I feel that there might be a really good lesson to be learned from this building: perhaps it is a true failure of design, technology and economies at different levels. However I am left with the feeling that all three articles lack supporting evidence. I cannot figure out if is a simple dislike of unconventional architecture, a fear of technological misuse or personal animosities (“Ruiz-Geli has always struck me as more about posture than substance”). During my undergraduate degree, I worked as a research assistant rating and analyzing various “sustainable” rating systems and in my limited experience with this, I found that it was the failures of projects (and the rating systems that supported them) that were most useful at generating change. Most importantly, most of this projects failed despite of either praise or criticism for their technological or architectural might. In this light, it is odd for me to see an article that supports what otherwise should be a very straight forward argument on premises that can easily be disregarded as unrelated. (projects uncompleted, certification standards, posture or stylistic approach (“If authorities permit this kind of extravagance in the name of experiment”). Overall, I agree that we need to be more critical about what we do as architects – but we must also be weary of hearsay.


  3. Last week, Enric Ruiz Geli kindly received me in his office and guided me throughout the Media-TIC building for over two-hours. I had requested his response to that El País article which suggested that the building had to be abandoned due to the malfunctioning of its technology. Enric was very forthcoming, showing me both the building's virtues as well as its problems. One problem, for example, is in the pillow system that uses nitrogen fog to prevent heat gain through the glass curtain wall facing southwest: when it's sunny and the fog is turned on, the fog causes very high glare, causing discomfort to office workers. The building operator has therefore decided not to use the nitrogen fog and to use air conditioning instead, in conjunction with interior pull-down blinds. So, the building is not 100% perfect. But then no building ever is. The El País article is therefore misleading when it says that the building's systems stopped working after a while. It works, but unfortunately it causes a discomforting side effect: glare. The article also gave the impression that the building had to be abandoned, when in fact it's about three-quarters occupied at the moment. Lesson learned: never take a newspaper article on faith, even if it's El País, Spain's newspaper of record.

  4. Hi Rafael,
    I am curious to know why the blinds couldn’t solve the glare issue when operated in conjunction with the fog injected EFTE pillows? Did you see the fog injected nitrogen demonstration, or could this be a case of a system malfunction being masked by this story? Perhaps the newspaper had some truth? What makes you trust one set of information over another, or am I missing something here?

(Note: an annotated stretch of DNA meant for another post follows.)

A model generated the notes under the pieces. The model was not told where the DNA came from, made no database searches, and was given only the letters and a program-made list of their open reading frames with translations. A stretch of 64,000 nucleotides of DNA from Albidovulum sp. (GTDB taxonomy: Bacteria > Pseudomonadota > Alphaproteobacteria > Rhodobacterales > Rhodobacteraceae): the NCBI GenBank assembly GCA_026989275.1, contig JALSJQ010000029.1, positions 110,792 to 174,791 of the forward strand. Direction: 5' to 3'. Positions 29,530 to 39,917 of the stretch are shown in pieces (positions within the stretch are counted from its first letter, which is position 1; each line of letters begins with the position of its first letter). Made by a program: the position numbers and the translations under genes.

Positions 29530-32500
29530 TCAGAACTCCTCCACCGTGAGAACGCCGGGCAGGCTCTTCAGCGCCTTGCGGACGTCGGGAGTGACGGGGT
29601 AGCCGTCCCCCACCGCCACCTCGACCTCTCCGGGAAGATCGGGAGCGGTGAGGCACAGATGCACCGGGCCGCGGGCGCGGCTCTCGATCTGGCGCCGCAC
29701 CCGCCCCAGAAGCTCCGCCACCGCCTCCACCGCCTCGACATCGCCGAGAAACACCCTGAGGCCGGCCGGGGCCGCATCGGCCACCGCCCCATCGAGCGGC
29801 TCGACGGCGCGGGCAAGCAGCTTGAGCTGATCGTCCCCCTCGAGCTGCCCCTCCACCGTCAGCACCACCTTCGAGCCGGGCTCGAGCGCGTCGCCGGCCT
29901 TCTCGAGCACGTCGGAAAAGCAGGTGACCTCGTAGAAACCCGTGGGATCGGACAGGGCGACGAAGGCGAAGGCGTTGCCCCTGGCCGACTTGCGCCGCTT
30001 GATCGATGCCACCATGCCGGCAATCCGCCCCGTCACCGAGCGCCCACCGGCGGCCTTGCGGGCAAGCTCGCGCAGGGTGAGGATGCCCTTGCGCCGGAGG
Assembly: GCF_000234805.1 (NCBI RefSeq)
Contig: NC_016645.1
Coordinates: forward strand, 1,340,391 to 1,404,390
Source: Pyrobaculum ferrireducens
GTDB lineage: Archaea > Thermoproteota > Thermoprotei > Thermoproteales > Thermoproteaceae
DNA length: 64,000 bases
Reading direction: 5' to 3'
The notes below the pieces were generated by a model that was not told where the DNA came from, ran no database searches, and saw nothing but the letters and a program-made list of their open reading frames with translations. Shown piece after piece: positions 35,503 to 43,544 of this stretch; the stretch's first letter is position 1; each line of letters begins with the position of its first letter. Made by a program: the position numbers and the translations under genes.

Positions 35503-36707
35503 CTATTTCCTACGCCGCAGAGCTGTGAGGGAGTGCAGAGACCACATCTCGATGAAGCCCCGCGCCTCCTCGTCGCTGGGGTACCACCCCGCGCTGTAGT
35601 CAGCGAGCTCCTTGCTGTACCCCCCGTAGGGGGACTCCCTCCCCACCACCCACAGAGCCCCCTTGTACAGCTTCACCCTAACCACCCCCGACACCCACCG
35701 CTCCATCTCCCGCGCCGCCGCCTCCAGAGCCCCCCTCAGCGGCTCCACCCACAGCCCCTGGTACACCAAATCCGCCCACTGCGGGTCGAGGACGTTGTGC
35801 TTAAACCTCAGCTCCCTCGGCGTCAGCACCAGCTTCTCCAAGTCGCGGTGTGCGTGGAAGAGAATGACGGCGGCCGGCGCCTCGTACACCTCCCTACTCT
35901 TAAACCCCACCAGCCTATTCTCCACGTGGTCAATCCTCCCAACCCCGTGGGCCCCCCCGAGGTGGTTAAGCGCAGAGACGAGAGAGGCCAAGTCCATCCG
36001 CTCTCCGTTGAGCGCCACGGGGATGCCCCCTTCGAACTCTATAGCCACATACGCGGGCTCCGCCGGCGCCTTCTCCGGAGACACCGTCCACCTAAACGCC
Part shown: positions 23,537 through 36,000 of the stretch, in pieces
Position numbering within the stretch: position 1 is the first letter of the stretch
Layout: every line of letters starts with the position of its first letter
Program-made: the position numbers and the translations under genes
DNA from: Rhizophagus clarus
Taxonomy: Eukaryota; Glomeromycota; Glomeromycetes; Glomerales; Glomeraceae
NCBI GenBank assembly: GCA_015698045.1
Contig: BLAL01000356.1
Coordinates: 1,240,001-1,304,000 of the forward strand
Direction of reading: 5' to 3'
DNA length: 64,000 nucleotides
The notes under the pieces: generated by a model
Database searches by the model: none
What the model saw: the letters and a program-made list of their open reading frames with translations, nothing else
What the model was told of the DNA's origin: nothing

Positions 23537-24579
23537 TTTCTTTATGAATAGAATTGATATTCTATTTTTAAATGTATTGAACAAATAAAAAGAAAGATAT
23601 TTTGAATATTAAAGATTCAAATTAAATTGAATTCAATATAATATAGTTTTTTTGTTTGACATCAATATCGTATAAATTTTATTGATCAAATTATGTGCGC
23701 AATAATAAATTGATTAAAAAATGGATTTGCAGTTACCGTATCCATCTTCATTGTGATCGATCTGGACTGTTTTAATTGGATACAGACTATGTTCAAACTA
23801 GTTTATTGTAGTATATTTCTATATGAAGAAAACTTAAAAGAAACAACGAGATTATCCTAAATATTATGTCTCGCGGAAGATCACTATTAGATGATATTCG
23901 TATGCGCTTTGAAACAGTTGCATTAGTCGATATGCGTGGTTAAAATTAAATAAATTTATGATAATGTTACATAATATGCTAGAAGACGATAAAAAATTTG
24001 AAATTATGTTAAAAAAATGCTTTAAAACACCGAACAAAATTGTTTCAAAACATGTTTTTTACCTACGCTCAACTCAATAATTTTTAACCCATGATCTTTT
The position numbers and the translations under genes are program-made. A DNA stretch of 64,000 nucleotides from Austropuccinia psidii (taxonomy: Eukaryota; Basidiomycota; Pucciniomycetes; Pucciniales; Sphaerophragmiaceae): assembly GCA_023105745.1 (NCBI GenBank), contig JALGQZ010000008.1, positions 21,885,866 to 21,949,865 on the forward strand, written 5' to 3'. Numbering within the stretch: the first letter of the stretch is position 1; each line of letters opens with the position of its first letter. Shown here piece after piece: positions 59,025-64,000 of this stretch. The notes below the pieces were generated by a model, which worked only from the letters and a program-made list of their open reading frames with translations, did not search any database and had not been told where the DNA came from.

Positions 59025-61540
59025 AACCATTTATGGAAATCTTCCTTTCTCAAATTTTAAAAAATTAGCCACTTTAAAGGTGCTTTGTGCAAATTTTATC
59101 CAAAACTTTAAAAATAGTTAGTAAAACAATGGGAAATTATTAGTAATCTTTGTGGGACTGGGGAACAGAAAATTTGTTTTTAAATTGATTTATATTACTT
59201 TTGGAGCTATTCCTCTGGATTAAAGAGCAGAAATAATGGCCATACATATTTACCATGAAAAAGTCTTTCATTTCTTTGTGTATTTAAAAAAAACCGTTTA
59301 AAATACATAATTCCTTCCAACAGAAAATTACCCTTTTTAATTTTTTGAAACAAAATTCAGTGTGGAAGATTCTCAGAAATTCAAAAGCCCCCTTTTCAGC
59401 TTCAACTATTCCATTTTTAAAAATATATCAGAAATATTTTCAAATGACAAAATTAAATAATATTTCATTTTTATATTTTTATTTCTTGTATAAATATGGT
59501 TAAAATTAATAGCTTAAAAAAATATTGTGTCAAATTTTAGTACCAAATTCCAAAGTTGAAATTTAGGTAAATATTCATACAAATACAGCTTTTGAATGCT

I am also curious to know how the installation and use of an air-conditioniong system impacts the energy assessment of this building and the claims of if being almost net zero, along with the award it received based on these claims?
    Sorry for all the questions, I am researching this building at the moment and am trying to get my head around a few things. I hope you are able to assist.

  5. Hi Kerrie, I assume you read about the blinds in another article titled “Reality Check: Spain” (see You’re right, of course: roll-down blinds and fog-injected pillows could easily be used in conjunction since each serves a different purpose.
    To answer your questions, no, I never saw a demonstration of the nitrogen fog system. What I learned upon re-visiting the building was that the nitrogen fog pillows didn’t cool the building sufficiently (after all, that’s an ALL-glass facade facing south-west…in Spain!), requiring supplementary district cooling to be used, so that in the end the building management decided that it wasn’t worthwhile operating the fog system.
    The newspaper piece is, on the surface, a fictional speculation set in the future, so it is not to be read as investigative journalism. But it was written by someone who worked in the building, so as a piece of criticism it is not without substance.
    How this impacts the building’s energy assessment and its almost net-zero claims? I suspect that the building’s short-comings are being down-played by the owner (the City of Barcelona) in order to avoid public embarrassment and to capitalize on the many awards the building has won. In the end, it’s a *symbol* of sustainability much more than it is a sustainable building, and that’s precisely its problem from an ethical point of view.